Switching e-mail addresses doesn't have to hurt

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In many ways, changing your e-mail address is harder than changing your mailing address. There's no post office to make sure that your mail gets forwarded and senders are notified of the switch. Plus, you have to deal with transferring contacts and old messages.

Luckily, many of the free e-mail providers offer features and services that make switching your e-mail address a little less painful. For the purposes of this column, I'm assuming you'll be switching to a free e-mail provider such as Gmail, Yahoo or Windows Live Hotmail. Here are some tips:

Choosing the best e-mail service: If you don't already know which you want to use, take a look at the services you already use online. For instance, if you have a fantasy football account through Yahoo and have an account with Flickr (which is owned by Yahoo), you may want to go with a Yahoo e-mail address. But if you use a lot of Google-owned services, you may want a Gmail account. Your decision might also hinge on which free e-mail provider has your desired e-mail address available. Yahoo recently opened up two new free e-mail domains, and, which work exactly like an address but have more e-mail names available because they're newer.

All things being equal, I think Gmail provides the most flexibility, simplest interface and best features of any of the free e-mail services, although Yahoo offers more services to help you switch. I'd suggest you go with one of the free services because you'll be able to keep that even if you move or change cable or Internet providers.

Transferring your contacts: If you're switching to a Yahoo account, the company offers an easy wizard to transfer contacts from about 20 e-mail providers, including AOL, Hotmail, Comcast, Gmail, Earthlink, Juno and Netzero.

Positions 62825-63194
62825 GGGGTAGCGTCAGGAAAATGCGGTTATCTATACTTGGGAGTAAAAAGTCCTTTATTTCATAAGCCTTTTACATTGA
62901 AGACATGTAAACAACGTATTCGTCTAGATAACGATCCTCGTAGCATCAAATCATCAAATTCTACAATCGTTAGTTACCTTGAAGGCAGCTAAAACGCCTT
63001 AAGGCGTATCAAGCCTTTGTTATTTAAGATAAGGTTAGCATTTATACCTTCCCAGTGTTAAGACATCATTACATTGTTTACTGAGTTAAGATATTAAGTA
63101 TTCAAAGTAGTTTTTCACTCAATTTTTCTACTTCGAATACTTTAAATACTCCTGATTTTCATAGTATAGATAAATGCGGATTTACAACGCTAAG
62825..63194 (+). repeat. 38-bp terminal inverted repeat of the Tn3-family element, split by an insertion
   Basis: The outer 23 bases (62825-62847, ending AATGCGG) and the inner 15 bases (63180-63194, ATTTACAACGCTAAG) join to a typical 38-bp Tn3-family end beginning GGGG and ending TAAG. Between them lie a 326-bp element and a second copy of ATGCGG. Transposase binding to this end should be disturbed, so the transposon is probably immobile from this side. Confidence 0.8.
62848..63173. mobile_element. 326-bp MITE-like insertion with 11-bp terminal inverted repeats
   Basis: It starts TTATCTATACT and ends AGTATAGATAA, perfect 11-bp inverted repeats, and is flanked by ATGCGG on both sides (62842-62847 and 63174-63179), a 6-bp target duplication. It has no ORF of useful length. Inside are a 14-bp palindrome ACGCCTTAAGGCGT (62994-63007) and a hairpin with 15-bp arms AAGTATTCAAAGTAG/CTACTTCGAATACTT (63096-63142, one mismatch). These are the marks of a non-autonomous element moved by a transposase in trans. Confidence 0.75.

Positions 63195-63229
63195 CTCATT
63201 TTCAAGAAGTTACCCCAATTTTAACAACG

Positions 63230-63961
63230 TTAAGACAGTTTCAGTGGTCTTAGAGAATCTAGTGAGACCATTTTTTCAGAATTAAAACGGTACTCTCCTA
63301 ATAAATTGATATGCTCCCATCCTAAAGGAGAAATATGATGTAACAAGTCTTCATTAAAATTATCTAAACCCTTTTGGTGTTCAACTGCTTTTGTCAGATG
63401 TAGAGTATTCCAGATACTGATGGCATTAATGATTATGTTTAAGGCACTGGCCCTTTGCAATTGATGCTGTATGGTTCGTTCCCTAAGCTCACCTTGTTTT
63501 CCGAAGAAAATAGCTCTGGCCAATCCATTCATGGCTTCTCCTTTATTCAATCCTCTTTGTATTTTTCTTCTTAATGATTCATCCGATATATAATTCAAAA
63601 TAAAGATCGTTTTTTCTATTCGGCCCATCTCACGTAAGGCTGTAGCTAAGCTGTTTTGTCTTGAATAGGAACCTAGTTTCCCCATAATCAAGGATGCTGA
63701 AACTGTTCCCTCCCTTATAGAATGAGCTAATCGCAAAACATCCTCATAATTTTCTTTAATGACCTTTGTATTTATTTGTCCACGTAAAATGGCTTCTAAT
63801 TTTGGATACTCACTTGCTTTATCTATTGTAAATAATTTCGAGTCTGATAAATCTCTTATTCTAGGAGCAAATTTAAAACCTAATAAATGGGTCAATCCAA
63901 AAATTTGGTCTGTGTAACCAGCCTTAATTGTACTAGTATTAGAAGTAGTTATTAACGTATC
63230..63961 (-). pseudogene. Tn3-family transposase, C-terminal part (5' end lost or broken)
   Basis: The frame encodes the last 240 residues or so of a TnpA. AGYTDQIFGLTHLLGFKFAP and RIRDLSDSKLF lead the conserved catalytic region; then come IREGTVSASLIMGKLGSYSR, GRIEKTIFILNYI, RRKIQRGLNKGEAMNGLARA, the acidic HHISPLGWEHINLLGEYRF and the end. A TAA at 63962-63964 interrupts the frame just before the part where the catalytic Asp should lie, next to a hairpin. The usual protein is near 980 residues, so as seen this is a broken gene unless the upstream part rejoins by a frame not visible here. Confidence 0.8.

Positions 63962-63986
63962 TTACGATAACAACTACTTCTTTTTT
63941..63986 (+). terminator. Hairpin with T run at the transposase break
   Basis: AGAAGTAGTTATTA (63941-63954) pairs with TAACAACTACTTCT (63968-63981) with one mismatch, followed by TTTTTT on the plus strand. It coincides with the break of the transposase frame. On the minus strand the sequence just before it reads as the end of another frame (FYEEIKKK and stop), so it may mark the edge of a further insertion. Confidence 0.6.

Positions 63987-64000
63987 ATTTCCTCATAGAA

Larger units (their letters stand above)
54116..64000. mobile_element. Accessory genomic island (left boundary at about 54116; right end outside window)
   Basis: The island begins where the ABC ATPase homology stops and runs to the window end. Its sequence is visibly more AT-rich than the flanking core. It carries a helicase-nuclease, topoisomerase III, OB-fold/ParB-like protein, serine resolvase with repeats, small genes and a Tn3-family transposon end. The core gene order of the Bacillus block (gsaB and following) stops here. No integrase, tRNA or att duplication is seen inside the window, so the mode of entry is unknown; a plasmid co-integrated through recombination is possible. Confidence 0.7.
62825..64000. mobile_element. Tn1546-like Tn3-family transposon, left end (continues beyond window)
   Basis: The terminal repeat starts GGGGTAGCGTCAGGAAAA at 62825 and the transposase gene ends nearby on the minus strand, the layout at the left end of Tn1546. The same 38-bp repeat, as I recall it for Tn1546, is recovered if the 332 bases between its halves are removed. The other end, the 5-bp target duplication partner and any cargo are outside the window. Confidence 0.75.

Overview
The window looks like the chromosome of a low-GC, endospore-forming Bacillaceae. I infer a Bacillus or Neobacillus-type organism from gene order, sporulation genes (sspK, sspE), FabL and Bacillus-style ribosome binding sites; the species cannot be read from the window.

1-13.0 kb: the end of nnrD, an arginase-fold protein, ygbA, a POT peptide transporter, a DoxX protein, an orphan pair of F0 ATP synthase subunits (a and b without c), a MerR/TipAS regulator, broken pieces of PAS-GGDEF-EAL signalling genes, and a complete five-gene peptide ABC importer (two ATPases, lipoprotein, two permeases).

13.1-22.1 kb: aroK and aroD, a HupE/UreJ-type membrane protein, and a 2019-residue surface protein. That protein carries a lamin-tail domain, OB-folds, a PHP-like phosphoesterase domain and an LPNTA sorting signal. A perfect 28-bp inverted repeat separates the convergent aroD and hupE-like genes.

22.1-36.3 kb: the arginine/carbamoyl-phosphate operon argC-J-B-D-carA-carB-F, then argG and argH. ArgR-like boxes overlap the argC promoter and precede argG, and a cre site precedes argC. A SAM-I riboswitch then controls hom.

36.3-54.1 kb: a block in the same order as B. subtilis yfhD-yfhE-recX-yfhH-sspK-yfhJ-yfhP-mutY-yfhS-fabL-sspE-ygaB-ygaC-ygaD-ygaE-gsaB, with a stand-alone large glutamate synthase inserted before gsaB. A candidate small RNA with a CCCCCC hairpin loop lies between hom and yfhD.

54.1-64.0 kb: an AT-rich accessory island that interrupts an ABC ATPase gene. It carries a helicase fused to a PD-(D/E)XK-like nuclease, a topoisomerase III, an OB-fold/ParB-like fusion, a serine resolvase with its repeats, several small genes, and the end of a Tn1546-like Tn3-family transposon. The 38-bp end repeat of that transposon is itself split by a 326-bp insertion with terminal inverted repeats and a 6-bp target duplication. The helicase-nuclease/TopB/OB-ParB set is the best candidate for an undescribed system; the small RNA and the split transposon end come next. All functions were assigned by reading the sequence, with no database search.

To access the wizard, sign into your new Yahoo inbox, click on "Options," then on "Import Contacts" and follow the instructions. If you want to use the wizard to import e-mail from your old account, you may want to clean it out of all but the essential messages. Your old contacts and old messages will be imported gradually and all of the old messages will be marked as new. If you are switching to Hotmail or Gmail, you can download your old contacts as a Comma Separated Values (.CSV) file and then import that file into your new e-mail account. If you have an account that won't let you export contacts as a .CSV file (such as AOL), you can import your old contacts into a new Yahoo account, then download them as a .csv file and import them into your desired non-Yahoo e-mail service. To do this, follow the steps above for creating a new Yahoo account and once the contacts have been imported, click on "Options," then "Mail Options" then "Contacts Options" and then "Import/Export" and follow the instructions to export your contacts as a .csv file. Contacts can also be exported as a .csv file from Microsoft Outlook.

Transferring old messages: If you aren't switching to Yahoo and only have a small number of old messages you want to transfer, you could simply forward them from your old account to your new one. But, if you have a lot of old messages and are switching to Gmail, you may be able to use the "Mail Fetcher," which will not only forward all of your existing messages, it will also check your old account periodically and forward any new message to your Gmail account. Hotmail does not provide a way to let you import messages from your old account. The only easy way to forward messages from a Yahoo account is to sign up for Yahoo's "Mail Plus" option, which costs $20 a year.

Letting people you know you've moved: You could e-mail everyone in your address book from your new address letting them know about your switch, but some of your contacts may be put off by this or not remember the next time they want to send you a message. Another option is to make the switch gradually, so when you get a message sent to your old address, forward it to your new address and then respond to the sender from there. You could also set the out-of-office or vacation reply on your old address to automatically send a response saying you've switched to a new e-mail address.

Dealing with new mail coming into your old account: If you don't want to miss important messages that may still be sent to your old e-mail address, you may be able to configure the old address to automatically forward all new messages to your new address. Before you do this, I'd recommend unsubscribing from as many e-mail lists as possible, so your new inbox doesn't get clogged with junk mail coming into your old inbox. To use the Mail Fetcher option in Gmail, sign into your inbox, click on "Settings," then click on the "Accounts" tab and then click "Add another mail account."

Etan Horowitz can be reached at or 407-420-5447. To read his technology blog, visit